Pope: Corruption is gangrene of people
ASUNCION, Paraguay—Pope Francis decried the scourge of corruption as the “gangrene of a people” on Saturday in Paraguay, one of the poorest countries in South America and where graft is rampant.
The 78-year-old Pope—in Paraguay on the last stop of a three-nation tour of South America—also railed against ideologies and hammered home the central theme of his trip to his home continent: Equality.
Speaking to an enchanted crowd of 5,000 at a small stadium in the capital Asuncion, Francis drifted away from his scripted remarks, saying that “ideologies end badly, they do not work, they do not take into account the people.”
“Look what happened with ideologies in the last century … they ended in dictatorships, always,” he added, applause ringing out in response during the gathering attended by Paraguayan President Horacio Cortes.
In a question-and-answer session, he denounced corruption, which plagues several countries in South America. But perhaps to avoid offending his hosts, he stressed that it was a recurring problem “among all peoples of the world.”
As he had done on previous stops during his trip, first in Ecuador, and then Bolivia, Francis called for an end to poverty—also endemic in the region—and lamented today’s consumer society.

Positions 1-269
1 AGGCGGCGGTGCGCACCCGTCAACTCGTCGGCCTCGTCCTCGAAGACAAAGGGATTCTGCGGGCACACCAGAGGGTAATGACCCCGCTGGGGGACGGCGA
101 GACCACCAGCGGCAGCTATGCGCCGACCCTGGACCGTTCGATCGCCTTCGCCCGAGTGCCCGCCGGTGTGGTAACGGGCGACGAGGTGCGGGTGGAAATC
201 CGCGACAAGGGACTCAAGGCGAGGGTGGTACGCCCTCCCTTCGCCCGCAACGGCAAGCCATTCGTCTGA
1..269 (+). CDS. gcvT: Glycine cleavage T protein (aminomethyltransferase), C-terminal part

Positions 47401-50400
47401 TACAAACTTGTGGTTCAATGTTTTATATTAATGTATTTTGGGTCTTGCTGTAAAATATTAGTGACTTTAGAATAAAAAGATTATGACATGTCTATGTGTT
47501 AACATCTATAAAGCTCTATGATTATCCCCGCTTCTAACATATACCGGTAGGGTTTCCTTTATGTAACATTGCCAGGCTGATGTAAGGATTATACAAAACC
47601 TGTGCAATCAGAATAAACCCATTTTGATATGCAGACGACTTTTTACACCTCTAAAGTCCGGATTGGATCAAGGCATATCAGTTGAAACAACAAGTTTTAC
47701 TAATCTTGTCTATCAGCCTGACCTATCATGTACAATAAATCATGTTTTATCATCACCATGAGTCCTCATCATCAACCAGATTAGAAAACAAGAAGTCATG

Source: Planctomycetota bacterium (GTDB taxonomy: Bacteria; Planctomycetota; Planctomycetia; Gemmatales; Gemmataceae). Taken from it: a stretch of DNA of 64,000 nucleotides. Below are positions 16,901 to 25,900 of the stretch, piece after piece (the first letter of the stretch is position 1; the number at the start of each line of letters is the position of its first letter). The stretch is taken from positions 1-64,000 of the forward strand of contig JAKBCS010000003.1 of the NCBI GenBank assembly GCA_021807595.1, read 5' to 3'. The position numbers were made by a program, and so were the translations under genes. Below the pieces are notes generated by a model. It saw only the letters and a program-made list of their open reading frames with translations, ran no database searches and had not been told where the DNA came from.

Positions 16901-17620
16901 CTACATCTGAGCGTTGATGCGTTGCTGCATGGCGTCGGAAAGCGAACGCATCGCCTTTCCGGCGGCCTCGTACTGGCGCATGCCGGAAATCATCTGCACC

“Putting bread on the table, putting a roof over the heads of one’s children, giving them health and an education—these are essential for human dignity, and businessmen and women, politicians, economists, must feel challenged in this regard,” Francis told the gathering of business leaders, politicians, labor union leaders and other civil society groups.
Wealth creation should not be “only for the benefit of a few,” he said to more acclaim, and must be extended to “each citizen, without exclusion.” He urged political leaders not to “sacrifice human lives on the altar of money and profit.”
“In economics, in business and in politics, what counts first and foremost is the human person and the environment in which he or she lives,” he said.
In a rare occurrence, the leader of a gay rights group took part in the gathering at the invitation of local Catholic bishops.
“I left with the impression that the Pope really wants to change things,” Simon Cazal, director of SomosGay (We Are Gay), told Reuters after the meeting.
The Catholic Church teaches that homosexual tendencies are not sinful but homosexual acts are.
Catholic gays have contested the Church’s ban on homosexual activity, saying it deprives them of the intimacy that is part of a loving relationship.
Saturday was believed to be the first time a gay rights activist was known to have been invited to attend an event during a papal trip.
One theme of a major meeting of Catholic bishops at the Vatican in October will be how the Church can reach out to homosexual Catholics.
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